Kauaula Valley fire victims have one goal: rebuild
Residents grateful for the generosity shown from across the island
LAHAINA — Just two days after a wind-whipped brush fire burned down their homes, Kauaula Valley residents are gearing up to rebuild.
Volunteers spent the weekend cleaning up the properties, while donation centers asked for tents, generators and other camping supplies to allow residents to return to their land while their homes are being rebuilt.
“We’ve lived through the wind, the fire, everything,” said Kauaula Valley resident Tiara Ueki, who lost her home in the fire. “We’re not going to run away from it. I’m not afraid to rebuild, and I think all the families would agree with me that they’re not afraid.”
On Friday, firefighters battled three brush fires from Maalaea to Kaanapali that burned more than 2,000 acres and destroyed at least 21 structures and 27 vehicles, according to the Maui Fire Department’s initial count. Dozens of displaced families flocked to shelter at the Lahaina Civic Center and later to churches, relatives’ homes and the Ka Hale A Ke Ola Homeless Resource Center in Lahaina.
“We will work with FEMA to do whatever we can,” county spokes-man Rod Antone said. “It’s a little complicated because we may never get confirmation that this is caused by the storm, but it was definitely complicated by the storm because of the swirling winds while they were trying to get it under control.”
Monique Yamashita, executive director of Ka Hale A Ke Ola, said that the facility provided four units to four families. The fire came right up to the fence surrounding the property, but aside from a handful of palm trees and the corner of the roof, most of the buildings were spared. Yamashita said 149 homeless residents at the shelter and 150 people living full time in the affordable housing on property had to be evacuated.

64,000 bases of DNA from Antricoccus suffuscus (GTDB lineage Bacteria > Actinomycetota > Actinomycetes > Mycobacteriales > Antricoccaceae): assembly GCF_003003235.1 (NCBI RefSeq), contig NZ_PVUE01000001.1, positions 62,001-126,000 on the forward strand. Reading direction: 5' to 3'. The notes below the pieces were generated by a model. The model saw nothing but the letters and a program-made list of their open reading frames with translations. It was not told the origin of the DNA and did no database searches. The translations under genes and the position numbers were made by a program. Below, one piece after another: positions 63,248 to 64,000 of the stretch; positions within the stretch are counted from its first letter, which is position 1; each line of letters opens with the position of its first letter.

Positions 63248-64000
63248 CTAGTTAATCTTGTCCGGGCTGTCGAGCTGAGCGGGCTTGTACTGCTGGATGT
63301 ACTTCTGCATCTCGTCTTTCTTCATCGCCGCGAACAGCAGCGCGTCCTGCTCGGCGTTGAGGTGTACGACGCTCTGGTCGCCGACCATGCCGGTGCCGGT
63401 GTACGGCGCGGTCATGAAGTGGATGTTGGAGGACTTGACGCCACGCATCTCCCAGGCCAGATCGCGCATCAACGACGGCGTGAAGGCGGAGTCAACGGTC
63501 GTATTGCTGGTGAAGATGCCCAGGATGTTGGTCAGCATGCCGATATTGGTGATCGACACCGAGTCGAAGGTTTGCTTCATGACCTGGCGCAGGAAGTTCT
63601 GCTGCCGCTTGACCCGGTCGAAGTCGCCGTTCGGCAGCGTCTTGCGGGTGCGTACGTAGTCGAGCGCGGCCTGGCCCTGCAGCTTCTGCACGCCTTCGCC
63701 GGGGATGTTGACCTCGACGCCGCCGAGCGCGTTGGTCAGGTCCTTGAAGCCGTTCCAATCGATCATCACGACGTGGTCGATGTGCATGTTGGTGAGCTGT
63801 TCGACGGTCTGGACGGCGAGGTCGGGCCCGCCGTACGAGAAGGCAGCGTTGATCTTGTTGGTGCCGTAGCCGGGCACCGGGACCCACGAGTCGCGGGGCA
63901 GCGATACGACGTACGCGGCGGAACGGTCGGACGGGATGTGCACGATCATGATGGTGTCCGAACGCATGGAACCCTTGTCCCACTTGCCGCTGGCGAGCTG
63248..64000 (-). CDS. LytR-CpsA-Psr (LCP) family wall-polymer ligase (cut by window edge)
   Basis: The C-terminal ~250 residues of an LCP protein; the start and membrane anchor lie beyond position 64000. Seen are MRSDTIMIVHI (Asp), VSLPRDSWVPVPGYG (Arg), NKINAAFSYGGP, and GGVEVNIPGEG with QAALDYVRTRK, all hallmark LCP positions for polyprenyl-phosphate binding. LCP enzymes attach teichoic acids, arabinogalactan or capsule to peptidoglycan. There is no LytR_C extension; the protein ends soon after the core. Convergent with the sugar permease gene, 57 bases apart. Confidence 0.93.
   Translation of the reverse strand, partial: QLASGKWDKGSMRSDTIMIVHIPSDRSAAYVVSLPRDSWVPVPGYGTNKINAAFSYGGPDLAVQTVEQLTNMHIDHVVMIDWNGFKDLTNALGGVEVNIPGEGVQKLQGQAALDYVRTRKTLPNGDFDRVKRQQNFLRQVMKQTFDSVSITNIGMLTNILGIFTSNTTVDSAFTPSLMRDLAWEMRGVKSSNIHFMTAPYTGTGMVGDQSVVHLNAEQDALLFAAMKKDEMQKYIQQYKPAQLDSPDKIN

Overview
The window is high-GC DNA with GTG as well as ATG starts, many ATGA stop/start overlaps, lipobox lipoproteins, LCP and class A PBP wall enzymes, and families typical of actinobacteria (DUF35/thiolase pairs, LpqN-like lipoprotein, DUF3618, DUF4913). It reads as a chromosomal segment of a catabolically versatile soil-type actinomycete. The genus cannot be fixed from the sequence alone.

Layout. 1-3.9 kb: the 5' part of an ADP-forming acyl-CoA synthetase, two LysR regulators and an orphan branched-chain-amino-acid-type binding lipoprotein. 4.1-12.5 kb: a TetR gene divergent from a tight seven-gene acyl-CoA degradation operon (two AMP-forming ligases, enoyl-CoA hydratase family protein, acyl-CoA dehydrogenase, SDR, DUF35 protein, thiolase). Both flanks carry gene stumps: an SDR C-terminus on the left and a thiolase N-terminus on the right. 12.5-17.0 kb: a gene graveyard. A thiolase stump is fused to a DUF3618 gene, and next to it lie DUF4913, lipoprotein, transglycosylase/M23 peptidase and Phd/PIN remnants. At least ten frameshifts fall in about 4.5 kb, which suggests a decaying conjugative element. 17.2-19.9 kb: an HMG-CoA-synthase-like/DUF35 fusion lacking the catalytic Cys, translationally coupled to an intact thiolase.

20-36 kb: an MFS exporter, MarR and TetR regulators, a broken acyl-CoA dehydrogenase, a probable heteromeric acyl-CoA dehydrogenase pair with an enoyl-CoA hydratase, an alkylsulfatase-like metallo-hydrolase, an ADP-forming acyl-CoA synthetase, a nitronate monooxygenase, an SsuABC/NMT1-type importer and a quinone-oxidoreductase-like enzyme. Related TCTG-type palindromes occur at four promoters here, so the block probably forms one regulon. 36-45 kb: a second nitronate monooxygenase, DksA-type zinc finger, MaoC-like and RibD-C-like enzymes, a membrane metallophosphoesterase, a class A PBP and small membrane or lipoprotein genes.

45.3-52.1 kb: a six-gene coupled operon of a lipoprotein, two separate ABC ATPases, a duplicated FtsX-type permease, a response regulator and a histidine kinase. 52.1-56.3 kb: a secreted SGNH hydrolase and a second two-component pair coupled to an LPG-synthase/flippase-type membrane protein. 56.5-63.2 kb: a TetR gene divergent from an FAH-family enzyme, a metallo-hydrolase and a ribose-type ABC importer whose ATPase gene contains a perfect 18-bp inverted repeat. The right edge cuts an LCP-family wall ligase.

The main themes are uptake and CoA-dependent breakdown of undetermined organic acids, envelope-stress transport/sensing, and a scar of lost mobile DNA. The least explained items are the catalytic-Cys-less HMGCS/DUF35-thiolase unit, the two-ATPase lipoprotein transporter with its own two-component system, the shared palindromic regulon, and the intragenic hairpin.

“We were prepared for the hurricane in case any walk-ins came in,” Yamashita said. “No one knew that the fire was actually going to be the biggest crisis that we were going to have to deal with.”
Yamashita said the families displaced by the fire “will be able to stay as long as they need to.” Ka Hale A Ke Ola plans to offer them such services as rental assistance, case management and getting personal documents that were destroyed in the blaze back in order.
Lyndell Naki, who’s lived in Kauaula Valley for 37 years, said her unit at Ka Hale A Ke Ola overlooks the land where her home once stood. Naki said she was “pouring crying” Saturday night.
“I was looking up, and me and my husband was buss’ crying because we can see my house,” she said.
Naki was sleeping when the fire began and said her dogs’ barking woke her up. She and her three sisters lost their homes and weren’t able to save the dogs who alerted Naki.
“We’re still emotional about it because we lost everything,” sister Carol Kalehuawehe said.
Kaleo Nacua-Costa, who’s lived in the valley his whole life, said that many family members were already back in the valley.
“We’ve got lumber and whatnot, and we’re going to rebuild,” Nacua-Costa said. “We’re coming together, being unified. We’ve got to stay strong in times like this.”
Over the weekend, community members flocked to donation centers with clothing, bedding, food and water, while a Facebook fundraiser drew nearly $88,000 in donations by Sunday night.